/News24.com | Trying not to offend Russia is ‘deeply immoral’, Steenhuisen tells critics of Ukraine trip
News24.com | Trying not to offend Russia is ‘deeply immoral’, Steenhuisen tells critics of Ukraine trip

News24.com | Trying not to offend Russia is ‘deeply immoral’, Steenhuisen tells critics of Ukraine trip


  • DA leader John Steenhuisen says his much-criticised six-weeklong fact-finding mission to Ukraine, was done with poor communities across South Africa in mind.
  • He said the ANC’s political elite would not be affected by the skyrocketing food and energy prices, hence the party’s wishy-washy stance on the Russian invasion. 
  • The DA leader said his visit had made him realise there was no end in sight to the war.

DA leader John Steenhuisen says the war raging in Ukraine, is “everyone’s war” and that South Africa should not be sitting on the bench.

Briefing the media on Monday, Steenhuisen took a dig at the government, saying the position it had taken – “to avoid saying or doing anything that might offend Russia – is so deeply immoral”. 

The DA leader last week embarked on a fact-finding mission to war-torn Ukraine to witness, first-hand the situation on the ground.

He stressed that he did not understand the criticism directed at his fact-finding mission to Ukraine, as the undertaking was done with the poor and marginalised communities across South Africa in mind.  

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“When global maize and oil prices spike even further, these are the people who will suffer. And many will die if we don’t step in with a plan to shield them from hunger. That is why I get angry when I hear people say, ‘This is not our war, we needn’t involve ourselves or speak out’.”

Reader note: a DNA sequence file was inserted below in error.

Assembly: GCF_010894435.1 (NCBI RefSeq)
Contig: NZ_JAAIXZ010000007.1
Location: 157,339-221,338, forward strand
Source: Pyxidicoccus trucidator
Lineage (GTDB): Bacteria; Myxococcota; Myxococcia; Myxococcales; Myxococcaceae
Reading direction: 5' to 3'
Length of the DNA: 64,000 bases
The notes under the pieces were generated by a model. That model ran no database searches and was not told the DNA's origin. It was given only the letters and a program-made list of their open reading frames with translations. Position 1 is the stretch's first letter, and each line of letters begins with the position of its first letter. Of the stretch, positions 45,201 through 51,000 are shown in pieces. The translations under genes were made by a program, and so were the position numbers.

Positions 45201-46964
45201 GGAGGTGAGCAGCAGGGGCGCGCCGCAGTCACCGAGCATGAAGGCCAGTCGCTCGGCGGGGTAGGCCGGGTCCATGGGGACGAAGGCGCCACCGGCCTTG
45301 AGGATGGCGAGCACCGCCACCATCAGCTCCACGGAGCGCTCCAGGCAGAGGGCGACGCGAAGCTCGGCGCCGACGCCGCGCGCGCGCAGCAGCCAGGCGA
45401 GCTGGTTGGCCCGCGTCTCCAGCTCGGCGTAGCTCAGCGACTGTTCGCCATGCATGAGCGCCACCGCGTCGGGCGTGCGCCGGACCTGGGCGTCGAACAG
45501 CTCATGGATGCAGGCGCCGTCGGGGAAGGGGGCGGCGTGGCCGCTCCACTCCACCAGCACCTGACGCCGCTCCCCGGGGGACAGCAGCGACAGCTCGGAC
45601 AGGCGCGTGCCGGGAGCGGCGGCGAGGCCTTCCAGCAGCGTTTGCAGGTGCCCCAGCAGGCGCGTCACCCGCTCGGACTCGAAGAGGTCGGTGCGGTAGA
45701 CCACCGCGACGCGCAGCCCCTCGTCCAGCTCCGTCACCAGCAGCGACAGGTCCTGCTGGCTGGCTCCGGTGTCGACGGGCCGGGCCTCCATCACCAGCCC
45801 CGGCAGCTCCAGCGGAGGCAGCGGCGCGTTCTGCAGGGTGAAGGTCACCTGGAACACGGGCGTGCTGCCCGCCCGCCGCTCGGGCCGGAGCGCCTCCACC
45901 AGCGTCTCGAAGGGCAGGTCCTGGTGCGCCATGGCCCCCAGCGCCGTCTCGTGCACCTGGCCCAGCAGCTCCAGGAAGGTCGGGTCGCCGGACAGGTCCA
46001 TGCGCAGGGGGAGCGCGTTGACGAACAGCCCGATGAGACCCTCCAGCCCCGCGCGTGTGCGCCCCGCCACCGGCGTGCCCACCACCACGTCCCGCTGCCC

Citing recent reports that nearly 200 children under five years old had died in the first two months, Steenhuisen said this number could grow exponentially if the war in Ukraine continued.

“These families, whose children go to bed starving every night and who have to share slices of bread or tiny amounts of watery porridge, will be our victims of the war in Ukraine.

READ | SA abstains from voting on UN General Assembly resolution demanding Russia withdraw from Ukraine

“Our ANC government speaks only for its own narrow financial interests. It does not represent the citizens of South Africa in its immoral support for Russia. They are not the ones who will send their children to bed, night after night, with no food. It’s easy to say this war is not our problem when you are cushioned from the real world by unimaginable privilege,” said the DA leader.

Steenhuisen arrived in Lviv, in western Ukraine, on 1 May. The annoucement sparked widespread criticism as South Africans took to social media platforms to ask why he had failed to undertake such missions on the African continent when wars broke out. 

There were also questions asked as to why Steenhuisen did not go on fact-finding missions in poverty-stricken parts of South Africa. 

On Monday, the DA leader defended the move, saying he had actually visited impoverished citizens in KwaZulu-Natal and Mpumalanga before leaving the country.